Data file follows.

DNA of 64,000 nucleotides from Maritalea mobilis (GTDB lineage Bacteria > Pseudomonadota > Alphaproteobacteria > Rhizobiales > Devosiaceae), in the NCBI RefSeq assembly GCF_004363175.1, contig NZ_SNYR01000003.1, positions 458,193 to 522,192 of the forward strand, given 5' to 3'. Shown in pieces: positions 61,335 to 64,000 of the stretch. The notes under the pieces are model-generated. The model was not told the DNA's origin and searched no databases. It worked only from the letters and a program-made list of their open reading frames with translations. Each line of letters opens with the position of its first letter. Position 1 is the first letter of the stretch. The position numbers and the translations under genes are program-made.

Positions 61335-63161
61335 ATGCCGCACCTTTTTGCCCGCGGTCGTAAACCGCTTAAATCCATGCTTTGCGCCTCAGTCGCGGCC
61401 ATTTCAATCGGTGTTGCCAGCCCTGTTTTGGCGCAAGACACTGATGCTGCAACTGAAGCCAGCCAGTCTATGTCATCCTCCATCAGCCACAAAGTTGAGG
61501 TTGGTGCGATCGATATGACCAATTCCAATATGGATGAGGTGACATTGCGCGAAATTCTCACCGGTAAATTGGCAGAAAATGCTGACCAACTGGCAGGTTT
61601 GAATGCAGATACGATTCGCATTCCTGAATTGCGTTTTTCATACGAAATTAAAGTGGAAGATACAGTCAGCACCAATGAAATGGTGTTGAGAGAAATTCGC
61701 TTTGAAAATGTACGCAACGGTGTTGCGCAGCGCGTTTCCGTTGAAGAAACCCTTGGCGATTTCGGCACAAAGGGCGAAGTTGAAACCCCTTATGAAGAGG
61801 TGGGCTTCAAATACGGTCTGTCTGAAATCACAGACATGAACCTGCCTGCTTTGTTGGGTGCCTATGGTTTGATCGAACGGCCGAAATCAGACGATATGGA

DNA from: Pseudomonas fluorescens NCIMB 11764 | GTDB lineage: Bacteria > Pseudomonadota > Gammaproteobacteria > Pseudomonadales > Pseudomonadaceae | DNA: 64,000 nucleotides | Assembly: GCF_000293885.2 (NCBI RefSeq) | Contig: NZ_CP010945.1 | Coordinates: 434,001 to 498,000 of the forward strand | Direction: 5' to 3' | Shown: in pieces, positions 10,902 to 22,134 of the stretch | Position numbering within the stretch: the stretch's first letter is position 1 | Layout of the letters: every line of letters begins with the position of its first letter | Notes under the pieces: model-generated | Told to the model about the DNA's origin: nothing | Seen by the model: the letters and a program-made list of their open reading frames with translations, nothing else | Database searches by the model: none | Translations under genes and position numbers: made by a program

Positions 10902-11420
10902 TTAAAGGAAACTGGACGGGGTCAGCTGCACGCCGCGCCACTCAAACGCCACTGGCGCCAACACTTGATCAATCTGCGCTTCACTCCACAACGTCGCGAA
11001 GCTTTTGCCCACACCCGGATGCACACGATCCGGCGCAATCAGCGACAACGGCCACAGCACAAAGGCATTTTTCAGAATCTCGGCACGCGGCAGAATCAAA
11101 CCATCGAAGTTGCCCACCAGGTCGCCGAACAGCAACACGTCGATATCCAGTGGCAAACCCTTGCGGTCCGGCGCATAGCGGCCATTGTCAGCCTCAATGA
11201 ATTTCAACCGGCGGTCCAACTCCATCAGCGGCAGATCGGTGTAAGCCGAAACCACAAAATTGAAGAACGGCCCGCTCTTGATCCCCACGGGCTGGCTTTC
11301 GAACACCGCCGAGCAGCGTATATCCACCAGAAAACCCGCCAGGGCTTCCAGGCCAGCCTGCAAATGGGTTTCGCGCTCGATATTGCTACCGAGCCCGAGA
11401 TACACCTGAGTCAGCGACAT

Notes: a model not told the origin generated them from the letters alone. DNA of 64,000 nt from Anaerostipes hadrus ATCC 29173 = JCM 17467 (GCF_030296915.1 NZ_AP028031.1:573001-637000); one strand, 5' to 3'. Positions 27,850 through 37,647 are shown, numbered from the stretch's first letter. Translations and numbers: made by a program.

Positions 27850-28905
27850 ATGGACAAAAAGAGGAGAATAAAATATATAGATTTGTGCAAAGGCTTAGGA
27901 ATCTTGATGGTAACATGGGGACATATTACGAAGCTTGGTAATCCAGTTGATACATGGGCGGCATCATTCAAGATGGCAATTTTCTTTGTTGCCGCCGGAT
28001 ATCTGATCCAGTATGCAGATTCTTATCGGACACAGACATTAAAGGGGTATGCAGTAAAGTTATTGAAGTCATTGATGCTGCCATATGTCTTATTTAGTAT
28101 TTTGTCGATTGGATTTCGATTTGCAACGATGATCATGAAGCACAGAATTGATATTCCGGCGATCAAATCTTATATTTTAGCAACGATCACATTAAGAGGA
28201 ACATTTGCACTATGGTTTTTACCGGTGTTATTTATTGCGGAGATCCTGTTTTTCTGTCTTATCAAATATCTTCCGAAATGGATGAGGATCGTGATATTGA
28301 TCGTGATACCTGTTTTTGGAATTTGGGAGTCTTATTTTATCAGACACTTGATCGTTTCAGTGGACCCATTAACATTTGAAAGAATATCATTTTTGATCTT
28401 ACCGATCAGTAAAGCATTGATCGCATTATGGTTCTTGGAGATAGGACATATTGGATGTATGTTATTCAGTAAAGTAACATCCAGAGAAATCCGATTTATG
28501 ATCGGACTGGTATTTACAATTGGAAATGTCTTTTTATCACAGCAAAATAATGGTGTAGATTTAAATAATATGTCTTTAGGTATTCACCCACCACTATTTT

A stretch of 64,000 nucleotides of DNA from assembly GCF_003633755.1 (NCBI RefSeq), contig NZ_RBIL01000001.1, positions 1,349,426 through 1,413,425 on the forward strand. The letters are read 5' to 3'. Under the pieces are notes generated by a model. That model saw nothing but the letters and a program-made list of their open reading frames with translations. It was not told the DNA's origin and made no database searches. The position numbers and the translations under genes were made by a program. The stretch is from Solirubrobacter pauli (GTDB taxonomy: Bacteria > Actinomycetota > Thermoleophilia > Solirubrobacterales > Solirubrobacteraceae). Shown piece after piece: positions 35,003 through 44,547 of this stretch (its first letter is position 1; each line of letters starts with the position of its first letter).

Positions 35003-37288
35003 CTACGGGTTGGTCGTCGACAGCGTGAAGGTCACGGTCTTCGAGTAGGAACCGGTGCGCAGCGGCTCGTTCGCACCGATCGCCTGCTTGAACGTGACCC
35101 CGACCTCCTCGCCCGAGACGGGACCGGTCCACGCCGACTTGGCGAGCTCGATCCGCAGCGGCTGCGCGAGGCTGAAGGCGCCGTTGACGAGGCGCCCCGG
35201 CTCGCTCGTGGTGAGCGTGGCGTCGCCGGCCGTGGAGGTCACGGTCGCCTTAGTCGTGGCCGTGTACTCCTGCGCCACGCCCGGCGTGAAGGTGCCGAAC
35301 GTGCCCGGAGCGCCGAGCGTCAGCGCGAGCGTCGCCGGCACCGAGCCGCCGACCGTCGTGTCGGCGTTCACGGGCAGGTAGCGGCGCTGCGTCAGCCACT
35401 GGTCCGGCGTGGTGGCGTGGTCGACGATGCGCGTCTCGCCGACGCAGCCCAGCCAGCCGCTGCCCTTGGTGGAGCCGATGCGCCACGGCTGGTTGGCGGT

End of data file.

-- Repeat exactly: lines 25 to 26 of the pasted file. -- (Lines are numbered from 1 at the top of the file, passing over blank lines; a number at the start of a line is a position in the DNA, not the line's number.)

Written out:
28401 ACCGATCAGTAAAGCATTGATCGCATTATGGTTCTTGGAGATAGGACATATTGGATGTATGTTATTCAGTAAAGTAACATCCAGAGAAATCCGATTTATG
28501 ATCGGACTGGTATTTACAATTGGAAATGTCTTTTTATCACAGCAAAATAATGGTGTAGATTTAAATAATATGTCTTTAGGTATTCACCCACCACTATTTT